What practical and humane and workable solution could Andrew Bartlett suggest to solve the problem in regard to these failed asylum seekers who seek to evade deportation.

  13. That link is the same as you posted it the first time Franklin. I prefer to rely on something other than the UK Daily Mail for factual interpretation of events. You should try it sometime.

    I presume your question as to whether I have “ever considered the myriad of practical difficulties of running an immigration system” is just a rhetorical one. Some of the laws in place today in this area are there because of my considerations, and I have repeatedly stated that migration is a difficult and complex area – asylum seekers issues even more so.

    This is precisely why adopting an approach based on kneejerk responses to tabloid distortions and hatemongering is irresponsible as a matter of good public policy and administration, even before you consider issues like injustice and harm to individual human beings.

    Taking your questions on face value:

    1. Do I agree that asylum seekers have a responsibility and obligation to obey the laws of the country they are in?

    Yes. So does the government of the country they are in, as do the officers who act on the authority of the Govt.

    2. If asylum seekers are found not to be in need of protection are they not obligated to leave the country?

    The major problem with people not leaving the country when they are obligated are visa overstayers, not unsuccessful asylum seekers. Focusing on asylum seekers for political or pejorative reasons diverts resources from more significant problems. Instances of unsuccessful asylum seekers trying to then disappear in the community are extremely rare in Australia, so there is little point discussing a ‘problem’ which doesn’t exist (unless someone is just trying to smear and hatemonger, which I’m sure is not the case with you, Franklin).

    Any person who is not eligible for a visa entitling them to remain in the country should depart. Of course, many refugee claimants who are found not to engage Australia’s obligations under the Refugee Convention are none the less determined to be suitable for the grant of a visas on other grounds. Unsuccessful refugee claimants are a minority of those required to depart Australia.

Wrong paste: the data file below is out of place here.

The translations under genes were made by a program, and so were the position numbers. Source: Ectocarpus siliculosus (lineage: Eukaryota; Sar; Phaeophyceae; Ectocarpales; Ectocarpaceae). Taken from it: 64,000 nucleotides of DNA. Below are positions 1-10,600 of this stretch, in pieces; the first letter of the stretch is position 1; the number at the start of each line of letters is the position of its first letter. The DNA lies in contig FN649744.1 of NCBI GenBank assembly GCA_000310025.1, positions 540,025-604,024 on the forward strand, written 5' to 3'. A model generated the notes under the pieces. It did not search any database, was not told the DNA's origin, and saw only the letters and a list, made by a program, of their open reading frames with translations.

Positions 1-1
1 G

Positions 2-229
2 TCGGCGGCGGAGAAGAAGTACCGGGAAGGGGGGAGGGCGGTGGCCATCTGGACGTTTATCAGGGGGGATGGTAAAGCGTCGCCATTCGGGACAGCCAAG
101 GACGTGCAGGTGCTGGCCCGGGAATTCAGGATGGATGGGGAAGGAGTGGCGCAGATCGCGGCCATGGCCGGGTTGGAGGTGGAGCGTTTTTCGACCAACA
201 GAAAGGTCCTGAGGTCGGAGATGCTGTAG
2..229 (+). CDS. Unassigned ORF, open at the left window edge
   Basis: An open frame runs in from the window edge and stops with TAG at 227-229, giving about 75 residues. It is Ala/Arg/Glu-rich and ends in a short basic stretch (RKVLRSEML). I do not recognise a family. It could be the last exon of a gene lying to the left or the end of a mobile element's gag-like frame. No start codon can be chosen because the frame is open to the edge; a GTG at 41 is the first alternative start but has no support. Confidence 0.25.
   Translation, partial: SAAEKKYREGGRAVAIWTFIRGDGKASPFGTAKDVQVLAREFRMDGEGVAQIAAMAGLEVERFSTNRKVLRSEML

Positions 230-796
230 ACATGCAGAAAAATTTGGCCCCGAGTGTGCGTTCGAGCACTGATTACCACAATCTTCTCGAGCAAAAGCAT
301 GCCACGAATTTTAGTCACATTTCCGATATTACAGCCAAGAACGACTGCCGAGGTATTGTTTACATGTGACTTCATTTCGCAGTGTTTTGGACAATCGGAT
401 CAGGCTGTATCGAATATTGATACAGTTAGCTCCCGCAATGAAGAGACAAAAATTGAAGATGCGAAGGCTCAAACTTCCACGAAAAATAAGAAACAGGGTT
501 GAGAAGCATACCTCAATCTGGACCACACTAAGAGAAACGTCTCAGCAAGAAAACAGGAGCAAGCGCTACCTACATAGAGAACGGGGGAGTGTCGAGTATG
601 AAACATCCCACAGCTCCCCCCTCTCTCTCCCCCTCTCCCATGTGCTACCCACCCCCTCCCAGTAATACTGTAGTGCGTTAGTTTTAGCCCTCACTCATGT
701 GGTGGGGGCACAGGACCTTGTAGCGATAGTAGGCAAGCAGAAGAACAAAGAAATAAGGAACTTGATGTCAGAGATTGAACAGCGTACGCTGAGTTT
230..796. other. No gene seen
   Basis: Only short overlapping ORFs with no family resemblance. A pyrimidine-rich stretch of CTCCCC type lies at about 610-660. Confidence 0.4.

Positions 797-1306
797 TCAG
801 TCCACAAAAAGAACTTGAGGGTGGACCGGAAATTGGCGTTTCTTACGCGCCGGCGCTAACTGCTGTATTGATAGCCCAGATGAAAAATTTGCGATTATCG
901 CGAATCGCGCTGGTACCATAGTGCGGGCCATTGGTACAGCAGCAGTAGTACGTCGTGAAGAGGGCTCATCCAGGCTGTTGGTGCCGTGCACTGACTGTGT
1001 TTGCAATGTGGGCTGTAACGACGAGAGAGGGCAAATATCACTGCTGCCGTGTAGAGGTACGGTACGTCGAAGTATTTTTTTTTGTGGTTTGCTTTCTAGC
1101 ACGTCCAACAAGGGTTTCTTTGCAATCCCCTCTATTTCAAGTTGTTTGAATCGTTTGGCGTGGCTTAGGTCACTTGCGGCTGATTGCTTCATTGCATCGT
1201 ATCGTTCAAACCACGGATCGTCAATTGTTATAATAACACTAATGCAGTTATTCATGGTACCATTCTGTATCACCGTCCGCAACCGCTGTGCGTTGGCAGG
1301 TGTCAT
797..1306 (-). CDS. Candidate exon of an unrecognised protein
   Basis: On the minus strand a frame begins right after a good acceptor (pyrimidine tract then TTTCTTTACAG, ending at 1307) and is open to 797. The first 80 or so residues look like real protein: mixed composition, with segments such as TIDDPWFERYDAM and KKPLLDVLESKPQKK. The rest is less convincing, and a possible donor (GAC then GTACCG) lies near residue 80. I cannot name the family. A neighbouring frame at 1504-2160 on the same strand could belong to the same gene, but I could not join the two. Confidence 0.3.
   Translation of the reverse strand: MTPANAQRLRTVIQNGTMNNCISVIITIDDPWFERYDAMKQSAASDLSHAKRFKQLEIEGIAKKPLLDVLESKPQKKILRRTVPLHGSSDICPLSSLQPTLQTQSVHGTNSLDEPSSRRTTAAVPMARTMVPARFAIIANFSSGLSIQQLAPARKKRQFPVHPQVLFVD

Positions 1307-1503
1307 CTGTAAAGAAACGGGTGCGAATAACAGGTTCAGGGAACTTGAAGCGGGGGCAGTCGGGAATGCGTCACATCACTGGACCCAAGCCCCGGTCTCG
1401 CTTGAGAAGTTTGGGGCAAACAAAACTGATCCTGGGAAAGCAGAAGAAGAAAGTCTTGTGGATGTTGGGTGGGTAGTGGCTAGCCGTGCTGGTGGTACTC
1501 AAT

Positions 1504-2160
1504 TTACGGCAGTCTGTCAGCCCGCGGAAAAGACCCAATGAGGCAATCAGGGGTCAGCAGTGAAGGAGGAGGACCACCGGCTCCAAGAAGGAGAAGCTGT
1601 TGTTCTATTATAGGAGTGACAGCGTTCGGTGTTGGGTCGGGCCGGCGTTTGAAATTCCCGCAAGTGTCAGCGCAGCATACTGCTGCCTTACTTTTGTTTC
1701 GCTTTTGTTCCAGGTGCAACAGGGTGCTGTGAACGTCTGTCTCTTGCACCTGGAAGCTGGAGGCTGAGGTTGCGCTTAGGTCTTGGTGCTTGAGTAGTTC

3. What practical, humane and workable solution(s) do I suggest to solve the problem in regard to failed asylum seekers who seek to evade deportation?

    As noted in the above answer, this is a minimal “problem” in Australia, particularly when you factor in the far greater numbers of people who try to remain in Australia without authorisation. It is also irrelevant whether the person who is subject to deportation was unsuccessful in an asylum claim or is without a visa for a range of other reasons (unless someone is just trying to score political points by demonising and smearing all asylum seekers as a group in which case it’s not a genuine question about immigration laws and administration, but just an attempt to generate antagonism towards a vulnerable group relying on ignorance and misrepresentation – I’m sure Franklin isn’t doing that here though).

    The situation of forcibly refusing deportation occurs very rarely in Australia and it would be distorting debate and public perception to try to pretend it is a significant issue – but I’m sure Franklin isn’t doing that.

    However, I don’t wish to be falsely accused of trying to avoid a question – even a hypothetical one. The rare occurrences where a person forcibly resists deportation from Australia raise difficult issues which should be dealt with on a case by case basis. Whether the person had made a refugee claim or not is irrelevant – the circumstance is that they have no lawful right to remain in Australia.

    Such cases should be treated on their individual merits – which befits their rarity. Australia in the past has deported people to places who have not been prepared to receive them, or using invalid documentation. The UK recently had the embarrassment of forcibly deporting a group of Iraqis, and having the majority of them refused entry by Iraq and have to be returned. Such is the risk of forcibly deporting people for a political spectacle, without bothering about lawful procedure.

    Experience shows that threatening and brutalising people in an effort to force them to leave is often counter-productive. Usually giving people a fair go and due process from the start means they are more willing to leave if they are unsuccessful – I’d recommended the UK should give that a try. Experience in Australia shows that when people have been treated fairly and humanely and openly from the start, they are more likely to accept the outcome even when it is unsuccessful.

    In an Australian context in the very rare case where people still refuse to leave voluntarily, it is practical and workable (and also humane as it turns out) to spend the extra time negotiating with the person concerned and using organisations with wide experience in such matters, such as the IOM. IOM is engaged throughout the world in arranging the movement of people, but does not engaged in physically forcible removals. Engaging with people as human beings, rather than as anonymous dehumanising labels almost always works better.

Comments are closed.